In this paper, the BMRs in ARs are defined by the closest magnetic poles with opposite polarities, which could result in some wrong or missing BMRs. Therefore, estimation of errors will be given by comparing NOAA ARs with our BMRs. Here, the NOAA catalog is assumed to provide the ‘ground truth’.

Figure 12 gives the MDI synoptic charts for CR 1960. In this rotation, 24 BMRs are identified by our method, which are marked with red pluses (‘+’). For the same time intervals and meridian regions, 30 NOAA ARs are published, as indicted by turquoise crosses (‘×’). For these identified BMRs, 70% (21/30) of them are found to have a one to one correspondence with NOAA ARs, as shown with overlapping symbols. For these BMRs without corresponding NOAA ARs, only one (‘I’) might not be a real BMR because it has the same positive pole as another BMR. The other two (‘II’ and ‘III’) could be real BMRs as they have larger and stronger magnetic fields with opposite polarities. Therefore, the true BMRs that are identified from the NOAA ARs could be more than 70%. On the other hand, there are nine NOAA ARs that were missed by our method. Most of these missing NOAA ARs are possibly not real BMRs according to our method, because some of these missing NOAA ARs only display one stronger pole, such as ARs ‘5’, ‘6’ and ‘9’. Some others have two opposite but very disperse magnetic poles, i.e., ARs ‘1’, ‘2’, ‘7’, and ‘8’. In summary, our method is useful for these BMRs that are connected to opposite magnetic poles with stronger and more compact magnetic fields.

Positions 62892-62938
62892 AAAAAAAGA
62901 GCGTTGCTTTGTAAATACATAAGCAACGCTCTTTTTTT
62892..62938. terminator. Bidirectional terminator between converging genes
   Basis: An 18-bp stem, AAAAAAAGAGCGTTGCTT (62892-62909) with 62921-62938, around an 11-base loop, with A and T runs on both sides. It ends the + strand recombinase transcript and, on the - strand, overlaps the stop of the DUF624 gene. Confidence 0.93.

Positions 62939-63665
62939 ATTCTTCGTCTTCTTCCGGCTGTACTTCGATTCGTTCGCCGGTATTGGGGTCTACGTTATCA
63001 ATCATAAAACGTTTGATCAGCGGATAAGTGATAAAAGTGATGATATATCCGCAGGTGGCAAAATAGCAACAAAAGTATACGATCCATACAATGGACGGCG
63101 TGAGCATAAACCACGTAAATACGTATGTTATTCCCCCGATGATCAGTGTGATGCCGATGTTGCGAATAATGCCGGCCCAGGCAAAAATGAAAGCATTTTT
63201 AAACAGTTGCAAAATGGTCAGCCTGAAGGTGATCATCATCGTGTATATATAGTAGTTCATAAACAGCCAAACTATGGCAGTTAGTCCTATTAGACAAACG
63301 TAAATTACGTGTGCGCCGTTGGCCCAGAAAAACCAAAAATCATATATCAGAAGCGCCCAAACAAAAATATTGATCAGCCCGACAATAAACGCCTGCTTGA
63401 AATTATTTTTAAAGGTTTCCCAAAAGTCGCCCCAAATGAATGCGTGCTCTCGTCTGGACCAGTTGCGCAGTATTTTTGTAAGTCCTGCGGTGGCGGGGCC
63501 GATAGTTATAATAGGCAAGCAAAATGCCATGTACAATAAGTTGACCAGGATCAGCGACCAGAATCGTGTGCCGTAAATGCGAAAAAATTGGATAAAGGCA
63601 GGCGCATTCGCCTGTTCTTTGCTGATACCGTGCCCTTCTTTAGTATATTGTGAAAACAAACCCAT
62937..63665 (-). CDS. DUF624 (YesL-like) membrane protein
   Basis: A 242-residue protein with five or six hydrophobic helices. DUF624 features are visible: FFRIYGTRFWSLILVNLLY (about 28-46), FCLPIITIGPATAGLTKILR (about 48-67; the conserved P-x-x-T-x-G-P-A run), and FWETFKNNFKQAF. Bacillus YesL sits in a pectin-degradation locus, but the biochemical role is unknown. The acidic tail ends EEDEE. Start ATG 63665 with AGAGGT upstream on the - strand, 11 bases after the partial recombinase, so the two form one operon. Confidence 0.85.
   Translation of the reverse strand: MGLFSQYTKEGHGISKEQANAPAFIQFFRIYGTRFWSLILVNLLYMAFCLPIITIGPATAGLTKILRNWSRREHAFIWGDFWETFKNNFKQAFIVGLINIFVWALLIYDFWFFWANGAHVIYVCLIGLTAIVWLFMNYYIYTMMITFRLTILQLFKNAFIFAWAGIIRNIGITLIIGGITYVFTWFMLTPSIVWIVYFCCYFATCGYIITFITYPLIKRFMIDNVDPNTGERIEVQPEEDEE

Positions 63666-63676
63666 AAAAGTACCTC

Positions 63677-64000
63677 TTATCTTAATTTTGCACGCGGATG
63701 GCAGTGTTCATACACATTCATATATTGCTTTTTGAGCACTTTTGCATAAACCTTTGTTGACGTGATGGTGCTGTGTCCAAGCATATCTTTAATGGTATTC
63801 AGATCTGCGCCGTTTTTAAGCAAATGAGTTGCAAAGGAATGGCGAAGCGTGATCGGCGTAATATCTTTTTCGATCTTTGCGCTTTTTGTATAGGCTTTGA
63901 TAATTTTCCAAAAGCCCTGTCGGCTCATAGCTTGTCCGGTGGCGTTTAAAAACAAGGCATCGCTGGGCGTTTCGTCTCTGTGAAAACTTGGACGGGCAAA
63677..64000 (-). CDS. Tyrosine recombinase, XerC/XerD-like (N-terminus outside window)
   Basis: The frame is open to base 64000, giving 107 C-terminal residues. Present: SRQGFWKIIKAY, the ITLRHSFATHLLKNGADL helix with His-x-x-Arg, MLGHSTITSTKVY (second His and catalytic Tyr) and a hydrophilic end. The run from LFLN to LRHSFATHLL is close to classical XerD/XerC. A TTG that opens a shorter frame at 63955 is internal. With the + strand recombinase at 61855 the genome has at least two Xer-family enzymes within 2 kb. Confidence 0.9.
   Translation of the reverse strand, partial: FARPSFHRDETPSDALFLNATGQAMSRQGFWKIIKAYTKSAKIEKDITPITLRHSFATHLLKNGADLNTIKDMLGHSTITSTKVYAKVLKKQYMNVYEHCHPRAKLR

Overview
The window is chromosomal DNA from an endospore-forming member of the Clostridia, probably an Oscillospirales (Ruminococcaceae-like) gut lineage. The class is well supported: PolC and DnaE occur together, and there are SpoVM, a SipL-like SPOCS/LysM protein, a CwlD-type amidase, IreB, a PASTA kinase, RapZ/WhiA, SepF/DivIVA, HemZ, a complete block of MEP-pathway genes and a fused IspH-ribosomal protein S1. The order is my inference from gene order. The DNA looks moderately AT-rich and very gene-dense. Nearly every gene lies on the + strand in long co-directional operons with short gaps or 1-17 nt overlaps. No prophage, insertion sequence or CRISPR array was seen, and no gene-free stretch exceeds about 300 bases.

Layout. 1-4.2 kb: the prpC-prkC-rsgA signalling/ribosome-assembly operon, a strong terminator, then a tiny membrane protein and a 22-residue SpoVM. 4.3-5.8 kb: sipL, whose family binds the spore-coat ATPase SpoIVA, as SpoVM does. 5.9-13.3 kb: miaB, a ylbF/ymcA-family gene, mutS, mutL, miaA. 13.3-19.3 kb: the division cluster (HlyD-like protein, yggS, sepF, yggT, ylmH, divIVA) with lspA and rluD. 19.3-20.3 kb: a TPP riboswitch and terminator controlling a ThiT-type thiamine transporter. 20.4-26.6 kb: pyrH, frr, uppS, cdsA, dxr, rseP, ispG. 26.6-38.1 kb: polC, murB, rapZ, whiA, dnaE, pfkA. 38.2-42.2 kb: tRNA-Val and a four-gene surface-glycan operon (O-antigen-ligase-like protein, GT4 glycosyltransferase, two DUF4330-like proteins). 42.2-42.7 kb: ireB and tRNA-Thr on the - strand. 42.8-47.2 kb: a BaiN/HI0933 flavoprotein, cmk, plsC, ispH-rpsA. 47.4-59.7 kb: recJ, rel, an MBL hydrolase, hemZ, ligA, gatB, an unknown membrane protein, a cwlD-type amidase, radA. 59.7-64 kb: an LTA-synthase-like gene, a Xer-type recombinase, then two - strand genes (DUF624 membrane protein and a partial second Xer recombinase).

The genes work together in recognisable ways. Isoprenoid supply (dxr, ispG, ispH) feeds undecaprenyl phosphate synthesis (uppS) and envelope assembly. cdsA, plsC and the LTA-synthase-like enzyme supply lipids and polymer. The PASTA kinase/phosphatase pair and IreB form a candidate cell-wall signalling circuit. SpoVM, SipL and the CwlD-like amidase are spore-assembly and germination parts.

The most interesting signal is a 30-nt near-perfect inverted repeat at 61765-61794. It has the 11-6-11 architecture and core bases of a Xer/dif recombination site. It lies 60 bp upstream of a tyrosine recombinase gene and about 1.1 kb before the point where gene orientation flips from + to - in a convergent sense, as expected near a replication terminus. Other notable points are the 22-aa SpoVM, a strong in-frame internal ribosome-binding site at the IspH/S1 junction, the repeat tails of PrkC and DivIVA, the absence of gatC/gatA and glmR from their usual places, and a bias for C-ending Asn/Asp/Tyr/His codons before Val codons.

Fig. 12 The synoptic charts from SOHO/MDI magnetograms for CR 1960. The red pluses (‘+’) mark the positions of identified BMRs and the turquoise crosses (‘×’) indicate the sites of NOAA ARs.

Based on the computational algorithm, we have automatically identified 2234 BMRs in ARs from MDI synoptic magnetograms taken during 1996 to 2010. Moreover, there are a total of 3171 NOAA ARs published during the same interval. We could locate ∼70.5% (2234/3171) of all NOAA ARs. Considering that only these LOS magnetic fields observed near the central meridian are used in this paper, some NOAA ARs may not appear in the central meridian regions. That is to say, not all the 3171 NOAA ARs could be detected by our observations. Therefore, we could find more than ∼70.5% of the NOAA ARs that appeared. On the other hand, Figure 7(b) shows that the peak distribution of 180 degrees still exists but is less obvious than that in panel (a). This peak is possibly due to the wrongly identified BMRs from our computational algorithm.

Figure 8 suggests that these abnormal orientations appear mainly around solar maximum. Based on these facts, we could locate the wrongly identified BMRs around solar maximum. Finally, 52 (or 77) BMRs are wrongly identified in the northern (or southern) hemisphere, and so the accuracy rate is about 94.3%.


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Cite this article: Li Dong. Statistical properties of bipolar magnetic regions. Res. Astron. Astrophys. 2017; 5:040.